From the seller who refused to take an extra £11,000 because it would have been bad luck to man who refused to move until Mercury was heading in the right direction, Roderick Easdale takes a look at some of the most superstitious house buyers and sellers in Britain.
The house at number 13…
Some people refuse to buy at No 13. Indeed, often they get no chance to do so, as some 28% of residential streets don’t have one. Where there is, it tends to be cheaper than its neighbours. Sale prices of properties numbered 13 average about 2% less than 11 and 15.
Those at No 13 also tend to retain their property longer than the average homeowner. Land-registry figures show that the number of sales of No 13s are, on average, about 8% fewer than those of other properties – even after adjusting for there being fewer of them.
What’s more, 32% fewer homes are sold on the 13th day of the month when set against the monthly daily average. Friday is a popular day for completions, but certainly not when it’s a 13th. There are 43% fewer transactions on any Friday 13th compared with other Fridays in the month.
The price of good luck? £11,222
It’s not just triskaidekaphobia (fear of the number 13) or paraskevidekatriaphobia (those who worry when it’s Friday 13th) that affect a property’s marketability. Camilla Dell of Black Brick explains that ‘Asian, buyers are particularly superstitious about numbers. Some won’t buy numbers 4, 17, 19 and 53, but properties numbered 1, 2, 6, 8, and 68 are deemed lucky.’
James Forbes of Strutt & Parker reports that the superstition goes even further: ‘We receive offers with lots of eights in them from Chinese buyers.’ One agent tells of a seller who declined an offer of £900,000 – but said that instead he’d accept one of £888,888!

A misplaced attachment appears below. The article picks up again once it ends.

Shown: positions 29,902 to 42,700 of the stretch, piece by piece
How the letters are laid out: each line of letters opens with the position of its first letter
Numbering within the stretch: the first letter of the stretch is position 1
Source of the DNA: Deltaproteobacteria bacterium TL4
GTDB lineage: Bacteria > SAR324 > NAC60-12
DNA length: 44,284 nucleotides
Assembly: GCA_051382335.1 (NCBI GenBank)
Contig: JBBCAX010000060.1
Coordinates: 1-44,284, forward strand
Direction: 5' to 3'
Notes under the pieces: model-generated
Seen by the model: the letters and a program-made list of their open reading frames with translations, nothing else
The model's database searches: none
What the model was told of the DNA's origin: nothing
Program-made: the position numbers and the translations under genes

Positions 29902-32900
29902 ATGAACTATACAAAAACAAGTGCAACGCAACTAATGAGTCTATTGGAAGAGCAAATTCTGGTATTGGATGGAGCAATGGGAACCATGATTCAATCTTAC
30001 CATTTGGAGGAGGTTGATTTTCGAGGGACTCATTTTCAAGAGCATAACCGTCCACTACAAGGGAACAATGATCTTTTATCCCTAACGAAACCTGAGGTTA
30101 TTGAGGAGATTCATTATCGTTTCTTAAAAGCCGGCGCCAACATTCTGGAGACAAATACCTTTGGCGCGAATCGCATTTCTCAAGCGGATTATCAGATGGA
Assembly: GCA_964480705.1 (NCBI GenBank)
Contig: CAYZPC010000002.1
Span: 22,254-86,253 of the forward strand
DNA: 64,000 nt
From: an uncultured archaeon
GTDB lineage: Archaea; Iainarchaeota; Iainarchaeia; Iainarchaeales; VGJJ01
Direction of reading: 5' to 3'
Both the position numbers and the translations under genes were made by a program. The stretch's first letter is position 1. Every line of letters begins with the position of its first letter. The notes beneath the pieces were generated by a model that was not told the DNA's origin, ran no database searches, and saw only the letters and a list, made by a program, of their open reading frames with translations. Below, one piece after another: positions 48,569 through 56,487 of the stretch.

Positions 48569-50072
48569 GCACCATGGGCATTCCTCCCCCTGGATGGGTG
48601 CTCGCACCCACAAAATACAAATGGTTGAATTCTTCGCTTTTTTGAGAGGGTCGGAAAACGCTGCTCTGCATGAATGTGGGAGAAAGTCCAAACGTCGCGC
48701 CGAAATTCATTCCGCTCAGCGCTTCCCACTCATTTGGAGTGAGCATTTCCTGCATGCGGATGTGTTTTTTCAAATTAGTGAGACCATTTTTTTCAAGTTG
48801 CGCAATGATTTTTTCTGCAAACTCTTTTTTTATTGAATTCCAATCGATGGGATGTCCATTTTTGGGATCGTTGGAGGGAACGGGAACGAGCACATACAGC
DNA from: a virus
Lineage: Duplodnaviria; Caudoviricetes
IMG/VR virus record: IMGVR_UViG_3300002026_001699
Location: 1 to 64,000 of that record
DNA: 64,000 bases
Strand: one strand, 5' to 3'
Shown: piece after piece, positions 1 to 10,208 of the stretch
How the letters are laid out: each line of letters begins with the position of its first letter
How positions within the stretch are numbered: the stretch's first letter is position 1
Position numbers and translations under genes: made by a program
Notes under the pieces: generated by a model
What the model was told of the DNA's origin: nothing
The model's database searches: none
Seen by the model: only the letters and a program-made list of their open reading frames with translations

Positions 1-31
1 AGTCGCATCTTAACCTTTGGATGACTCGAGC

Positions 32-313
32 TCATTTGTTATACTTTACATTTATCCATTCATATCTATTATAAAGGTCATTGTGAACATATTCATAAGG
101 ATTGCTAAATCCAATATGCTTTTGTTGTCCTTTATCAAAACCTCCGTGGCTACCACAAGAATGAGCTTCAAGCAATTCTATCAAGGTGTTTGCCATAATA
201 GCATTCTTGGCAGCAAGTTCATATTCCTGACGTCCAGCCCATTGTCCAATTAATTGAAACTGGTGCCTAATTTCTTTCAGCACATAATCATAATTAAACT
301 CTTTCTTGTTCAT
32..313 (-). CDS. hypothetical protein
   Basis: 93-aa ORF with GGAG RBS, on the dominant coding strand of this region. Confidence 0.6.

Rupert Sweeting of Knight Frank says that ‘Some buyers often won’t put in an offer before they’ve had a feng-shui expert inspect the property – some developers now employ feng-shui consultants in the design stage.’
Feng shui isn’t the only show in town, however. ‘Vastu shastra, a doctrine that bases its designs on directional alignments, is hugely important to our Indian client base,’ says Camilla Dell.
‘The vast majority of London properties don’t comply, so many of our Indian clients buy off-plan, so they can ensure certain rooms face in the right direction.’
Almost gazumped by the stars
Matthew Legge of John D. Wood & Co remembers when he was at Taylor Woodrow and ‘selling a penthouse to a Swiss gentleman. A couple of weeks before exchange of contracts, he called me at home, at 5.30am on a Saturday, to say he’d consulted his astrologer and it was imperative the completion take place at a specific time on a specific day when the right planets would be in alignment’.
Guy Meacock of Prime Purchase tells a tale of a timet that he was ‘bidding on a property and ready to exchange when our Asian client called a halt because Mercury was moving in the wrong direction. While the planet was retrograde, she wouldn’t sign any contracts, so we had to wait several weeks until the planet started moving in the right direction’.
Well, I never
‘Chinese buyers won’t buy a property that has a well in the grounds, as it’s deemed bad luck,’ says Rupert Sweeting.
Wells aren’t the only bad omens Rupert Sweeting has encountered: ‘The strangest superstition I’ve come across is the belief that an avenue of trees that contains only limes can be unlucky.’
Not a Shakin’ Stevens fan, then?
Andy Buchanan of John D. Wood & Co recalls ‘a buyer in Belgravia who wanted me to paint a green front door a different colour before buying the property’.
Dance of the doorways
How you walk through a house on a viewing can also be a matter of superstition, reveals Caroline Edwards of Carter Jonas. ‘Many viewers are adamant they make their first exit from the house through the same door that they entered by, lest they suffer bad luck. Shaking hands over a threshold is also a no-no for some.’
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